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Sally-Anne Gross is both a music industry practitioner and an academic. In 1993 she was the first women to work as a director of Artist & Repertoire at Mercury Records UK, and she chaired the first ever panel on gender in the music industries at ‘In The City’ music conference in Manchester. Sally-Anne has been working in the music industry for nearly three decades, as an artist manager, record label director and international business affairs consultant. In her current role at the University of Westminster, she is the program director of the MA Music Business Management where she teaches Intellectual Property and Copyright Management, Artist & Repertoire and Music Development. In 2016 she founded ‘Let’s Change the Record’ a project that focuses on bridging the gender divide in music production by running inclusive audio engineering and song-writing workshops for people identifying as women or non-binary.  Sally-Anne is the co-author of ‘Can Music Make You Sick’ the largest ever study into mental health in the music industry that was funded by the charity Help Musicians UK and published in November 2017. She is interested in working practices in the music industries and the conditions of digital labour and specifically how they impact on questions of diversity and equality. Sally-Anne has four grown up children all of whom work one way or another with music, and although she always identifies as a ‘native’ Londoner, she actually lives in North Hertfordshire.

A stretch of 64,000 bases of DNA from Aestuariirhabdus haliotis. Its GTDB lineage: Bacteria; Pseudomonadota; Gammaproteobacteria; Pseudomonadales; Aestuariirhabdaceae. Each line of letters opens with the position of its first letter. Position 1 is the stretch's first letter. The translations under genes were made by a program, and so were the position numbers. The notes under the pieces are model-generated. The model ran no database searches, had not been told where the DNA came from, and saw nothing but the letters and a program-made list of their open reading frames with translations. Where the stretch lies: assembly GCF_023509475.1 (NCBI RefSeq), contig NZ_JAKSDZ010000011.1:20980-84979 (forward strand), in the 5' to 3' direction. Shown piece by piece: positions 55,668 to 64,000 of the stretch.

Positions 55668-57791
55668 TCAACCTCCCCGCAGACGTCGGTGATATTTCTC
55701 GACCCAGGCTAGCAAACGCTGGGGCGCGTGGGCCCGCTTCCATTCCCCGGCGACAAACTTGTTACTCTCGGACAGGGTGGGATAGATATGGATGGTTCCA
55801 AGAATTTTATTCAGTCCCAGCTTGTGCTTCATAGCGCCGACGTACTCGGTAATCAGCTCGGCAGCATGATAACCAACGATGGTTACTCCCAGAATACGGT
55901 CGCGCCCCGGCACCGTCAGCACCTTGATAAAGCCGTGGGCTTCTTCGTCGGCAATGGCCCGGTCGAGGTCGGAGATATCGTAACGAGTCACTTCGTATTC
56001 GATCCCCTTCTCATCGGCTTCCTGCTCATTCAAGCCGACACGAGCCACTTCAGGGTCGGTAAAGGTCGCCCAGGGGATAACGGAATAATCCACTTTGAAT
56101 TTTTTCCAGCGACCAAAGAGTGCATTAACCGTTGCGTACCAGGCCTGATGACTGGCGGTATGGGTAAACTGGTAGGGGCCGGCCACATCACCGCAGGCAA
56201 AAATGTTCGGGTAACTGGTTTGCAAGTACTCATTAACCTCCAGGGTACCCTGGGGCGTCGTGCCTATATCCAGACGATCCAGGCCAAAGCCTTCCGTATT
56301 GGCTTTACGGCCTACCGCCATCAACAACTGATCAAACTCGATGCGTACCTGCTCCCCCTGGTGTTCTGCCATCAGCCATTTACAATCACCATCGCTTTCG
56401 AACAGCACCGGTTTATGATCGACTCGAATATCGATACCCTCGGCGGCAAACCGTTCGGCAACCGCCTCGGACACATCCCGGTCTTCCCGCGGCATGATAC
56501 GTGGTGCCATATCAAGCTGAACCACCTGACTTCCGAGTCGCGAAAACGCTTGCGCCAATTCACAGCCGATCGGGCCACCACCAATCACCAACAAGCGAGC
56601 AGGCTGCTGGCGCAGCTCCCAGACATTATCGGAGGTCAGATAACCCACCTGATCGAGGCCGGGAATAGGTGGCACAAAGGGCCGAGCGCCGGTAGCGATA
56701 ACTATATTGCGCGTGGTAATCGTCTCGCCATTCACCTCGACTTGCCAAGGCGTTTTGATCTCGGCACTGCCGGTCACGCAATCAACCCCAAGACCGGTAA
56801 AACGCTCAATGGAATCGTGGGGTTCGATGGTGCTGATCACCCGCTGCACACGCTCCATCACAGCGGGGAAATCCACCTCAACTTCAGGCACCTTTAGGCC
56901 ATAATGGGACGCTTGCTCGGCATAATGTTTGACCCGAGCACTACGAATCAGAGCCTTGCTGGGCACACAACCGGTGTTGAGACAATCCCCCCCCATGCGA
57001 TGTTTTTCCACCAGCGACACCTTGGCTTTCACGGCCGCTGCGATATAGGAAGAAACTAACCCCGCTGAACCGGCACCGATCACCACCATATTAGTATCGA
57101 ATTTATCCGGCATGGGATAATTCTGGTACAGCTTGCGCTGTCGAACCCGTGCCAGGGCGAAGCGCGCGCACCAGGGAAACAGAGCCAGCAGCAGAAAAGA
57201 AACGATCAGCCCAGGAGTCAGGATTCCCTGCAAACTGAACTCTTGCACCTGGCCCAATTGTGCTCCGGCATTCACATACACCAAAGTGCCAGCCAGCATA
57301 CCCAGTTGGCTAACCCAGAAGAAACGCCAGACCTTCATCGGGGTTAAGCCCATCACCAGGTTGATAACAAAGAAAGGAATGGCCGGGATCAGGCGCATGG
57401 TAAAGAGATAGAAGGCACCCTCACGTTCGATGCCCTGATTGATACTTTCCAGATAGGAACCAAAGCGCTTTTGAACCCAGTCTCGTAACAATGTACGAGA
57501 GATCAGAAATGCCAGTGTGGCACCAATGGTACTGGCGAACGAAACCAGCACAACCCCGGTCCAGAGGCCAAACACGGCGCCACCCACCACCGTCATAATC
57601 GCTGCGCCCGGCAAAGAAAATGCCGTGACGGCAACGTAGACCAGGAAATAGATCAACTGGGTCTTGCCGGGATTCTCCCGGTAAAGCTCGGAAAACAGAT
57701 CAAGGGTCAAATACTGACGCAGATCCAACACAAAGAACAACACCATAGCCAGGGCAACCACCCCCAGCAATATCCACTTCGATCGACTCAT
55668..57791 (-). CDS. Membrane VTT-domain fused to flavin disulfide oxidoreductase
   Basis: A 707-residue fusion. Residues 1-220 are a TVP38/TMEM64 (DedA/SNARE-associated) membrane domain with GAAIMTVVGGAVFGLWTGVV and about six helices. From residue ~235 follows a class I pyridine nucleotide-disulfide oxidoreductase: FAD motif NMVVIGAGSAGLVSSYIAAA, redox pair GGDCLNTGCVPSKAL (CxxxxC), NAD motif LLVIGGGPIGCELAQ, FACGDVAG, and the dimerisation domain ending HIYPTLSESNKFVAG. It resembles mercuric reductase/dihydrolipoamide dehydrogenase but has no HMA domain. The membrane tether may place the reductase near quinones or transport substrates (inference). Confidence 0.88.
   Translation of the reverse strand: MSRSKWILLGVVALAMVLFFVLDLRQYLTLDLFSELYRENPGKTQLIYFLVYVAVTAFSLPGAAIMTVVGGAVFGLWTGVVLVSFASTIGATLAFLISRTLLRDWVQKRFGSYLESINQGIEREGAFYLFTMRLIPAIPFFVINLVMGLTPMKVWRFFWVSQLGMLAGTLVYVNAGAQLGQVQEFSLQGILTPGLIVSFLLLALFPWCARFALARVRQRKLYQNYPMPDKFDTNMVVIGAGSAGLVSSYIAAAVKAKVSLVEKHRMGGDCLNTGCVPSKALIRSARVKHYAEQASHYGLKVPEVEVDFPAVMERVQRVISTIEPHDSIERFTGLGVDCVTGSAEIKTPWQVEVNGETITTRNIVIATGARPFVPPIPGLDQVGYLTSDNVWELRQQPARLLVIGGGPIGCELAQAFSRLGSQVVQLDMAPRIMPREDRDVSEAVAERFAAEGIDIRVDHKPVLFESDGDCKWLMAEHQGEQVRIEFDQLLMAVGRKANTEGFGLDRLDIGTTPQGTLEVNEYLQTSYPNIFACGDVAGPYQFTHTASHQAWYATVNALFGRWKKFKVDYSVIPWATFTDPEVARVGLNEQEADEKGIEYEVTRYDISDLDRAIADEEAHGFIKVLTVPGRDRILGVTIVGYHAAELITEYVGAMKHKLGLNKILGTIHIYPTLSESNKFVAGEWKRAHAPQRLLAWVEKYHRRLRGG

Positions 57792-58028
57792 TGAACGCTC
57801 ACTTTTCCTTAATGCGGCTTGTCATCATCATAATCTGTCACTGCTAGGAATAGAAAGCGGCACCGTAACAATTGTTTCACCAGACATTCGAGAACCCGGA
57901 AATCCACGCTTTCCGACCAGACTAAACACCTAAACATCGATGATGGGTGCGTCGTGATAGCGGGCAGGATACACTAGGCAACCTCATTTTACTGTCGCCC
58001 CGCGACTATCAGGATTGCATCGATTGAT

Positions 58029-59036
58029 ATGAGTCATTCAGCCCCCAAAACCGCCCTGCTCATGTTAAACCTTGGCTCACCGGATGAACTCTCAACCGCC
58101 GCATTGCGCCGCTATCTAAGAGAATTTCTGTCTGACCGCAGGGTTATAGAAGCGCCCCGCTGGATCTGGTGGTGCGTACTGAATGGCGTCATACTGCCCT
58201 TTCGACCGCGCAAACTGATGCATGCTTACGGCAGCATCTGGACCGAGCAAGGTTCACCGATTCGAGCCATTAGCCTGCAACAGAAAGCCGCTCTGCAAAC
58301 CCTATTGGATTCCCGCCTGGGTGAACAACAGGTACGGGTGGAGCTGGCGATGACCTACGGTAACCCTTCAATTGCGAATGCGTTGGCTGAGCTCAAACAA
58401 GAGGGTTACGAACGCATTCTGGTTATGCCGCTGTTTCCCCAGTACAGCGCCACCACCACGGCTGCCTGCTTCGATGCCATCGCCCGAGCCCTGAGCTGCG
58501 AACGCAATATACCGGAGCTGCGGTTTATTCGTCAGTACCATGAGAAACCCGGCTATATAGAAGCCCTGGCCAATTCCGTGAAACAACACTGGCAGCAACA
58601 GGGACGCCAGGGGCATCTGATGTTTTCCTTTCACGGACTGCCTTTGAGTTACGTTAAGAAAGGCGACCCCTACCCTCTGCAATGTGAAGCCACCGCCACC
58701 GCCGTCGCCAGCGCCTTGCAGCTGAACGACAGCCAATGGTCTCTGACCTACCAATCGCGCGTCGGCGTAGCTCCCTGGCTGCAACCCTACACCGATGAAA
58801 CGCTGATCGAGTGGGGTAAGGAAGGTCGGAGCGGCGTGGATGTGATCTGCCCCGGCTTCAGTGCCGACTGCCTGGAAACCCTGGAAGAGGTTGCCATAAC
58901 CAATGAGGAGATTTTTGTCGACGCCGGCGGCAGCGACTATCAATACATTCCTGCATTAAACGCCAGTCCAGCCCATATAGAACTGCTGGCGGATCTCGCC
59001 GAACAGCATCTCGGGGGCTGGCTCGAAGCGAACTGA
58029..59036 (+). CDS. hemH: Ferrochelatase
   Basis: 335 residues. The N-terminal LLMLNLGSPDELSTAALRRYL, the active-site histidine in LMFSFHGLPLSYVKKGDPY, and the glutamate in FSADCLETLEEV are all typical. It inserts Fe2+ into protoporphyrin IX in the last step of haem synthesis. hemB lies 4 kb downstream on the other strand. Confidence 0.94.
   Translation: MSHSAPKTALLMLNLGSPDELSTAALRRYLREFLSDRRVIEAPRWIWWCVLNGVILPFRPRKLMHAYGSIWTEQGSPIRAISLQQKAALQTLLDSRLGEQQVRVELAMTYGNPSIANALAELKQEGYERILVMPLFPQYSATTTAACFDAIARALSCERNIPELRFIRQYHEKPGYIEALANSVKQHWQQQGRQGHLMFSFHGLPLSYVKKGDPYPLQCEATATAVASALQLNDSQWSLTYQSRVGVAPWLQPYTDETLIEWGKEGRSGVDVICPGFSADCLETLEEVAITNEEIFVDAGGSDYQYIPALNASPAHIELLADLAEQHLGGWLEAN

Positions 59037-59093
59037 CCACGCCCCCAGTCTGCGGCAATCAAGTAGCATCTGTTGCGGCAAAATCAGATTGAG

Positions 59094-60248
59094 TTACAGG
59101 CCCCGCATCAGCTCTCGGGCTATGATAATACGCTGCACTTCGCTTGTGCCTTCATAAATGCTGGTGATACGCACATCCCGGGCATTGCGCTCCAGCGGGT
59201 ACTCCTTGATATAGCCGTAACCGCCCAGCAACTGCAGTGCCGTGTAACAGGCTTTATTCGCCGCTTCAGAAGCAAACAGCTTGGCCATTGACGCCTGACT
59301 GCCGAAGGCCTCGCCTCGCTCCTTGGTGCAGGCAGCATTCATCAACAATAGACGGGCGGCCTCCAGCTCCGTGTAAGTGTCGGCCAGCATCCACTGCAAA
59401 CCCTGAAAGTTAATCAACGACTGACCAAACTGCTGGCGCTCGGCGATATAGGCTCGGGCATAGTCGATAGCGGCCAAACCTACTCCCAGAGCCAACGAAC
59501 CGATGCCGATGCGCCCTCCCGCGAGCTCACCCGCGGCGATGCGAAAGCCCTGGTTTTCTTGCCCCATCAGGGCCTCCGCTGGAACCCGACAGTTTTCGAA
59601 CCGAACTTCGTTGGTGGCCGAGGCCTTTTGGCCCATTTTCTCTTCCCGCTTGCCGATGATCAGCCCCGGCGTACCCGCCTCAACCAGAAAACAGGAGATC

Sally teaches on several of the University of Westminster music degrees at both undergraduate and postgraduate level. She has been a visiting lecturer and professor in residence in Norway, Germany and France, as well as teaching on many music industry courses over the years. Her subjects range from artist development and artist management, Copyright management and Intellectual Property.  As well as running more practical workshops on setting up an independent music label, to international touring and marketing.Sally is also the founder of Let's Change the Record workshops that address issues of gender equality in the music industries.


Labour relations in the music industry - in sickness and in health. Gender inequality in the business of music and music production. Big data - what do the numbers really tell us? The politics of cultural production.


For details of all my research outputs, visit my WestminsterResearch profile.